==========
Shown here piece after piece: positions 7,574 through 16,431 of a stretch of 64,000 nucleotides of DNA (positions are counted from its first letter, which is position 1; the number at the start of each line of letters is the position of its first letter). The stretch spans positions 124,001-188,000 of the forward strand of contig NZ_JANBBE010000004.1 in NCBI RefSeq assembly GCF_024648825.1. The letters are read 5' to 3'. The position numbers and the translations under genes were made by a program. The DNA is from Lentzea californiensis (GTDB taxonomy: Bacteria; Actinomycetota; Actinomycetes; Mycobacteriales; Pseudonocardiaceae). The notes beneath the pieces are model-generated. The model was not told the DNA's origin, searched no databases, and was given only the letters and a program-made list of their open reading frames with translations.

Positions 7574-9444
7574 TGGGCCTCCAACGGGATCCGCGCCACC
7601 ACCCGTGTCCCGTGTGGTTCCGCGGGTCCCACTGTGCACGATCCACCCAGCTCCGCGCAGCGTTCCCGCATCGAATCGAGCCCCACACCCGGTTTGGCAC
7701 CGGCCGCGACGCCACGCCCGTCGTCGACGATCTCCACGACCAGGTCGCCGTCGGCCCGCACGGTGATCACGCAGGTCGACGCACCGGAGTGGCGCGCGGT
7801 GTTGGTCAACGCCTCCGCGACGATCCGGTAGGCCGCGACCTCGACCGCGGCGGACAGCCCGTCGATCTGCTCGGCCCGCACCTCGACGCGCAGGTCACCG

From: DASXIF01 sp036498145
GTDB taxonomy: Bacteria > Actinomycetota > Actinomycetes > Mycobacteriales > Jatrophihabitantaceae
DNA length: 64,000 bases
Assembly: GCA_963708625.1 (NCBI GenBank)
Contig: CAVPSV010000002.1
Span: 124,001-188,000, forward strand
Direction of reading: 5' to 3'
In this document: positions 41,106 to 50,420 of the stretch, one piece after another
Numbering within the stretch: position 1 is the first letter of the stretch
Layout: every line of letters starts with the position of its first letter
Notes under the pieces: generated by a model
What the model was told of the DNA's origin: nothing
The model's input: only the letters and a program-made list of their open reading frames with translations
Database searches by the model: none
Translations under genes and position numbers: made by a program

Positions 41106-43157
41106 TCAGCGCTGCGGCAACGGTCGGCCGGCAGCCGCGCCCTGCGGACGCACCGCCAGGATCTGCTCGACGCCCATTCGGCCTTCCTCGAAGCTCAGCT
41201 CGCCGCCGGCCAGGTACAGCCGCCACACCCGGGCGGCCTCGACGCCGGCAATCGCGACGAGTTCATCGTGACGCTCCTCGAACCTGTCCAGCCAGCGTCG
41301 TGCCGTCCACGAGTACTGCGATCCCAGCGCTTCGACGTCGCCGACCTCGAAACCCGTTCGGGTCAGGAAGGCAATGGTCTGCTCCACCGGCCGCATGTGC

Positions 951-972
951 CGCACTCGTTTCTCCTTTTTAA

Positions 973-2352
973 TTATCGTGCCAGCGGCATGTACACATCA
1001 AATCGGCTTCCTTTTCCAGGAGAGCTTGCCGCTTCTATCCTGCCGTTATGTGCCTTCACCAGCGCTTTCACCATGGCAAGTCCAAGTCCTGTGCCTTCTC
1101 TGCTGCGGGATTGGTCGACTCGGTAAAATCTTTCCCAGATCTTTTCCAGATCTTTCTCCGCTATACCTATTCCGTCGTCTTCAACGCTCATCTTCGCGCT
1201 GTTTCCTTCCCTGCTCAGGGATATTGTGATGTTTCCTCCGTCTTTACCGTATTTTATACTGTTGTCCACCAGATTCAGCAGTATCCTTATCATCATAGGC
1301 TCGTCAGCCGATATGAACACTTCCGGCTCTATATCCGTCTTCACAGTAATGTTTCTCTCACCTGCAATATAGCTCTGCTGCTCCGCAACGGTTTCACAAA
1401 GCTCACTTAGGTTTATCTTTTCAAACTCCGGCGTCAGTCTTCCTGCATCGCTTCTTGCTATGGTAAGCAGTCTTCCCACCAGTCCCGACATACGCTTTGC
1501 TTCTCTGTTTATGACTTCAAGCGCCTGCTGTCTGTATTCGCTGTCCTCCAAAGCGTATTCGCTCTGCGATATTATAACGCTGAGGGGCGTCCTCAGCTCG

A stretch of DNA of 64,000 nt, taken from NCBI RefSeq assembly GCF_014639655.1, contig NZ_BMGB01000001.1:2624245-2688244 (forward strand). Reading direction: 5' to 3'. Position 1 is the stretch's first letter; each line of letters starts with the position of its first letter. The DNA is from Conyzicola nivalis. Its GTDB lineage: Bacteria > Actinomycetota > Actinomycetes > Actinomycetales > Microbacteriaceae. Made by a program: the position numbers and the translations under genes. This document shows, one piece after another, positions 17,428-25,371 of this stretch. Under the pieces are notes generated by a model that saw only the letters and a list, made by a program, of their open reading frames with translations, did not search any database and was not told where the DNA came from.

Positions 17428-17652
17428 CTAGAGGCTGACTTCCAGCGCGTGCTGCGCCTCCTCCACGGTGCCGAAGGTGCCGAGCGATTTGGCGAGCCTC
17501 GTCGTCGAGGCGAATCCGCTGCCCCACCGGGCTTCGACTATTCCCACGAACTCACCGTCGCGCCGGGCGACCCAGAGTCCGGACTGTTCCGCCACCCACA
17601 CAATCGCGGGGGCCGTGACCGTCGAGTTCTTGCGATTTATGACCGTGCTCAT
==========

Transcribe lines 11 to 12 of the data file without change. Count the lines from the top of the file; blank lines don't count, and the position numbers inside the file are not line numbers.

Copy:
Contig: CAVPSV010000002.1
Span: 124,001-188,000, forward strand